When two layers of fluid move relative to each other, a friction force develops between them and the slowest layer tries to slow down the fastest. This internal resistance to flow is quantified by the viscosity property of the fluid, which is a measure of its internal adherence. Viscositynity is caused by the cohesion forces between molecules, in liquids, and by molecular collisions in gases. There is no fluid with zero viscosity and consequently, viscous effects are involved to some degree in all fluid flows. Flows where the effects of friction are significant are called viscous flows. But, in many flows of practical interest, you have regions (usually regions that are not close to solid surfaces) where the viscous forces are negligibly small at comparison with inertia or pressure forces. Neglecting the viscous terms in those non-viscous regions of flow greatly simplifies the analysis, without considerable loss in accuracy.
Internal flow compared to external
A flow of a fluid is classified as internal or external, depending on whether that fluid is forced to flow in a confined channel or on a surface. The flow of an unrestricted fluid on a surface, such as a plate, wire, or tube, is external flow. Flow in a tube or duct is internal flow if the fluid is completely limited by solid surfaces. For example, the flow of water in a tube is internal flow and the flow of air over a ball or over an exposed tube during a constant wind day is external flow. Water flows in rivers and irrigation ditches are examples of these flows.
Compressible flow compared to incompressible
A flow is classified as compressible or incompressible, depending on the level of variation in fluid density during that flow. Incompresibility is an approximation and the flow is said to be incompressible if the density remains approximately constant throughout the flow. Therefore, the volume of all portions of the fluid remains unchanged over the course of its movement when the flow (or the fluid) is incompressible. In essence, the densities of liquids are constant, and thus their flow is typically incompressible. Therefore, it is often said that liquids are incompressible substances. For example, a pressure of 210 atm causes the density of liquid water at 1 atm to change by only 1 percent. Furthermore, the gases are intensely compressible. For example, a pressure change of only 0.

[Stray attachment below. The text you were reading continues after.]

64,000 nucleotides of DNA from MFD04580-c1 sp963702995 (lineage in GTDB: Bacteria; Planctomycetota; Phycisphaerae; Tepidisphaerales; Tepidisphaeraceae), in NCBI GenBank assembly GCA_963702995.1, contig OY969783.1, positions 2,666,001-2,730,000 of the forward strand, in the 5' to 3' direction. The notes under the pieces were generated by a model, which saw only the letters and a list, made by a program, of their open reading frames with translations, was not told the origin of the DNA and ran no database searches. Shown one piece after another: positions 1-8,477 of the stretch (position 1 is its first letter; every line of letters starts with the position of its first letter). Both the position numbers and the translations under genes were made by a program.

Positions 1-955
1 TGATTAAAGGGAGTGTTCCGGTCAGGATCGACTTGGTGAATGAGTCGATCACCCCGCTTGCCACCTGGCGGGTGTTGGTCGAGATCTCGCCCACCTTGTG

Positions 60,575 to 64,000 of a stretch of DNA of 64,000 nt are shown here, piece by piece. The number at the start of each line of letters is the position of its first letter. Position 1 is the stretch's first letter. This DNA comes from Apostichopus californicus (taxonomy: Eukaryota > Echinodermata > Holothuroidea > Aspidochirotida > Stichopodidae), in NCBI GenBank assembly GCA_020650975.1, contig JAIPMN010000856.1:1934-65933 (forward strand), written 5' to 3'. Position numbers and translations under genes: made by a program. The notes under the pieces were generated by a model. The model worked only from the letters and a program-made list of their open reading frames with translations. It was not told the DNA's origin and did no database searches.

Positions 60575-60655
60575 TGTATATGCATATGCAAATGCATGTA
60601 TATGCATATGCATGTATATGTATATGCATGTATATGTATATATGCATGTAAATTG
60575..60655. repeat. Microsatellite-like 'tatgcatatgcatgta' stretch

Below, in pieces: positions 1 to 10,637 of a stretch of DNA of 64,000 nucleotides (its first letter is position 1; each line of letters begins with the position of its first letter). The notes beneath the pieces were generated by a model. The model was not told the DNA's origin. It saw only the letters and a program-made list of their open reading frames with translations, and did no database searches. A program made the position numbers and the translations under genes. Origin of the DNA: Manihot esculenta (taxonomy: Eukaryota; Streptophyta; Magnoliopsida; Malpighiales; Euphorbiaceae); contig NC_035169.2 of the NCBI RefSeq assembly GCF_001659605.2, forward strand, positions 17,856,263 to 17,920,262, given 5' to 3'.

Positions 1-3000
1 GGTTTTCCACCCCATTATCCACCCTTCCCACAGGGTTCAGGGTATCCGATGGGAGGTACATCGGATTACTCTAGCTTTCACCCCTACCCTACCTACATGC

Laminar flow compared to turbulent
Some flows are smooth and orderly while others are considered chaotic. The intensely ordered movement of a fluid, characterized by undisturbed layers of it, is referred to as laminar. The word laminar comes from the movement of adjacent fluid particles together, in “sheets”. The flow of intensely viscous fluids, such as oils at low speeds, is generally laminar. The intensely disordered movement of a fluid, which is common occurs at high speeds and is characterized by fluctuations in velocity, is called turbulent. The flow of low-viscosity fluids, such as air at high speeds, is usually turbulent. The flow regime significantly influences the power required for pumping. A flow that alternates between laminar and turbulent is known as transition.
Natural (or non-forced) flow compared to forced.
The flow of a fluid is said to be natural or forced, depending on how the movement of that fluid begins. In forced flow, a fluid is forced to flow on a surface or in a tube by external means, such as a pump or fan. In natural flows, any movement of the fluid is due to natural means, such as the buoyancy effect, which manifests itself as the elevation of the hottest (and therefore lightest) fluid and the fall of the coldest fluid (and therefore Therefore, the densest) For example, in solar cell systems for hot water, it is common for the thermosiphon effect to be applied to replace the pumps when the water tank is placed high enough above the solar collectors.